A fallacy of generalization based on an improper transfer of properties of the whole to a part or from a part to the whole.
The classic example of this is the transfer of properties for which the body contributes as a whole to the body part of the central nervous system alone (the following is a gross simplification of the relevant discussion; those who wish to know more will find further information at the end of this article):
The brain decides on our behavior.
While the brain obviously makes a significant contribution to human behavior, it should not be ignored that functions and properties of other parts of the body (e.g., via hormones, sensory stimuli, hunger sensations, …) also influence the way we behave. The mistake is precisely to ignore this.
The term “mereological” is derived from the ancient Greek “méros” [μέρος], meaning “part” or “share”.
The mereological fallacy is closely related to the logical fallacies listed here under “fallacies of emergence” as well as the ecological fallacy from statistics, insofar as all of these involve the improper transfer of properties between the whole and its parts.
The difference is that this fallacy involves a misattribution of properties of a specific component within a system with those of the system as a whole, whereas the fallacies of emergence do not require this systemic aspect. The ecological fallacy, on the other hand, is specifically about statistical data which is interpreted at a wrong level of aggregation.
Therefore, the mereological fallacy can be seen as the equivalent of the rhetorical figures known as “pars pro toto” or “totum pro parte” (e.g., “head” or “soul” as a paraphrase for a person). However, while the rhetorical figure is normally understood as a mere figure of speech in which the inadmissibility of the reduction is clearly evident, this becomes a fallacy when this abstraction is assumed to be true and is not questioned.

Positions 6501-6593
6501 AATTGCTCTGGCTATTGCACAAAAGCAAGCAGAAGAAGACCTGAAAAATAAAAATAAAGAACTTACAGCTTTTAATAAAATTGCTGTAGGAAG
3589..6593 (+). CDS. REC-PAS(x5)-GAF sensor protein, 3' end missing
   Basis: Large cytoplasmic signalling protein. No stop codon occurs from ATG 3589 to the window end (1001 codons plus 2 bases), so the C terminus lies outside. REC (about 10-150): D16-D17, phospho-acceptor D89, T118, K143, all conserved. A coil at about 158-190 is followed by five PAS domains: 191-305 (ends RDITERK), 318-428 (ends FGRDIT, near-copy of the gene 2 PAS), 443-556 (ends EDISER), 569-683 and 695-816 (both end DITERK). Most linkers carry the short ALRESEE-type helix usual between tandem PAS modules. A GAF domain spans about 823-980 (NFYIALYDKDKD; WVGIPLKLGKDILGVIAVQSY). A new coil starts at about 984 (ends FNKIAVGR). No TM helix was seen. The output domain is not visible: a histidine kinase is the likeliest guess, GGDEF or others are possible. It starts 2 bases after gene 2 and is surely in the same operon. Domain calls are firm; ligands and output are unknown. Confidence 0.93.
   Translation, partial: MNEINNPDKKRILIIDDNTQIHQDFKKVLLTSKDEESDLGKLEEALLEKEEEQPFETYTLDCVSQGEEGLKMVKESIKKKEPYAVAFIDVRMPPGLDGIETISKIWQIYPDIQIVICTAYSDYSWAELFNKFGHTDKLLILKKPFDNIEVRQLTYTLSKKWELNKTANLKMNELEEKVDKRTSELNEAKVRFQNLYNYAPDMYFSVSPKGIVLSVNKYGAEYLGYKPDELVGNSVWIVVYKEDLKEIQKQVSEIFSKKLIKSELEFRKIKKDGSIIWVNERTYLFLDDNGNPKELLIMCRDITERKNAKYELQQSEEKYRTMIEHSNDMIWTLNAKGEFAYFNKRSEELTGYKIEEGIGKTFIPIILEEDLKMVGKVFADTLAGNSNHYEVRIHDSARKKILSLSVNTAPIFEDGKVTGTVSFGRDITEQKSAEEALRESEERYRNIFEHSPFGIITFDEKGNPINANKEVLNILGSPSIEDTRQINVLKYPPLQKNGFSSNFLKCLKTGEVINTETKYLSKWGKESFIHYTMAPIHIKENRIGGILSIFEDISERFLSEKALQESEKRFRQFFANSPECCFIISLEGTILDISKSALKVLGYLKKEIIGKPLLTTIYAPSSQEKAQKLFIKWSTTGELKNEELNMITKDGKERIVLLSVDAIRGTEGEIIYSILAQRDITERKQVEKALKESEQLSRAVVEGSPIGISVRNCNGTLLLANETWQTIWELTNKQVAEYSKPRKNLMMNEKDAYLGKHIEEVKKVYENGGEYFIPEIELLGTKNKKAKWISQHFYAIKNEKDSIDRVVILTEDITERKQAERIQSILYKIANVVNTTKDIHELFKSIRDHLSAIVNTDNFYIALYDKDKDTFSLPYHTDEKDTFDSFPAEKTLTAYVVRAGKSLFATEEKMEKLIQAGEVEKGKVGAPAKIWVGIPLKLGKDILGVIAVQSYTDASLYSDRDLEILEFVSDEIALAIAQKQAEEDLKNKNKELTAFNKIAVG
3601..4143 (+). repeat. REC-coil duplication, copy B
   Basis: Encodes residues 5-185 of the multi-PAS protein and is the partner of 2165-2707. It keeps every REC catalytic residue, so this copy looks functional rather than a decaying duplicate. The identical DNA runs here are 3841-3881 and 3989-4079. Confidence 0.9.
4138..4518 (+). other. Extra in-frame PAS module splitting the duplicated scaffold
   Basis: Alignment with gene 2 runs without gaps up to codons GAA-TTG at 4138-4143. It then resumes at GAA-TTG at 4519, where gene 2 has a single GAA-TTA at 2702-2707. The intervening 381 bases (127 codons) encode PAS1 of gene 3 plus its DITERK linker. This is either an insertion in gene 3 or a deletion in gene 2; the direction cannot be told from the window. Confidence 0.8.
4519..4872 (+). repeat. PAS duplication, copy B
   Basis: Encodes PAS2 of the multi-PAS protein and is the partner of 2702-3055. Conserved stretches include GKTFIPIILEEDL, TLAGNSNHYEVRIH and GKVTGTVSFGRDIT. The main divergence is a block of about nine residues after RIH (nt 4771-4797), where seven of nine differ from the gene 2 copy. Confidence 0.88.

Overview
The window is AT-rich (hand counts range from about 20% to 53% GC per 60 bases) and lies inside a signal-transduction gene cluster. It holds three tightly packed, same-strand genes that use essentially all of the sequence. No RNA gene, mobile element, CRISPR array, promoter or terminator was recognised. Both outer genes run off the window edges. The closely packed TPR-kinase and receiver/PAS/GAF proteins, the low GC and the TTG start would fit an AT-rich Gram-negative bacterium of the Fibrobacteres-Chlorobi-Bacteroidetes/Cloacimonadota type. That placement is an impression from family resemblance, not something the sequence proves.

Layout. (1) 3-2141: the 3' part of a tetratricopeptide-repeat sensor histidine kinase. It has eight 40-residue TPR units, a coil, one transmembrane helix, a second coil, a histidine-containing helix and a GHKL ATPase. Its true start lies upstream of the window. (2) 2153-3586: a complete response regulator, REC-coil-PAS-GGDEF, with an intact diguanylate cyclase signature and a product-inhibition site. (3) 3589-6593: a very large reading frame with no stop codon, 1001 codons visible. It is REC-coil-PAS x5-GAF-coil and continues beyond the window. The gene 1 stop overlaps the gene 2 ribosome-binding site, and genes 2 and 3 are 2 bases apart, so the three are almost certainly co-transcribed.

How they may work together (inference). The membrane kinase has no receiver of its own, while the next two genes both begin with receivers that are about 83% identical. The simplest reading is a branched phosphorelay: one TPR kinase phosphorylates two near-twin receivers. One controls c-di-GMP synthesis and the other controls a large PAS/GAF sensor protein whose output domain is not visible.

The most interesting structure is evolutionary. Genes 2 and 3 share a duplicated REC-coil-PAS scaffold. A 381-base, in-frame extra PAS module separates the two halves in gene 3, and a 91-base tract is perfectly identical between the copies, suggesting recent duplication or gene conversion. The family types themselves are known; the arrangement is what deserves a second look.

A very good example of such a misconception (and also an alternative name for this) is the conceptualization of the visual apparatus as a kind of “cinema” in which the external world is projected onto the retina, from where it is viewed by an observer inside the brain (hence the name “homunculus”; Latin for “little human”).
Not only does this raise the obvious question of how this “observer” in turn perceives the image (possibly through an even smaller “human”?), but it attempts to explain the actual phenomenon through itself: instead of the human, a “human” now sees in the brain of the human, but the phenomenon of “seeing” is not explained thereby (circular reasoning).
Not only does this raise the obvious question of how this “internal observer” in turn perceives the image (possibly through an “even smaller human”?), but it attempts to explain the actual phenomenon through itself: instead of the observer, an “observer within the observer” now perceives the outside world, but the phenomenon of “seeing” is still not explained (circular reasoning).
This article is still incomplete. More examples will follow.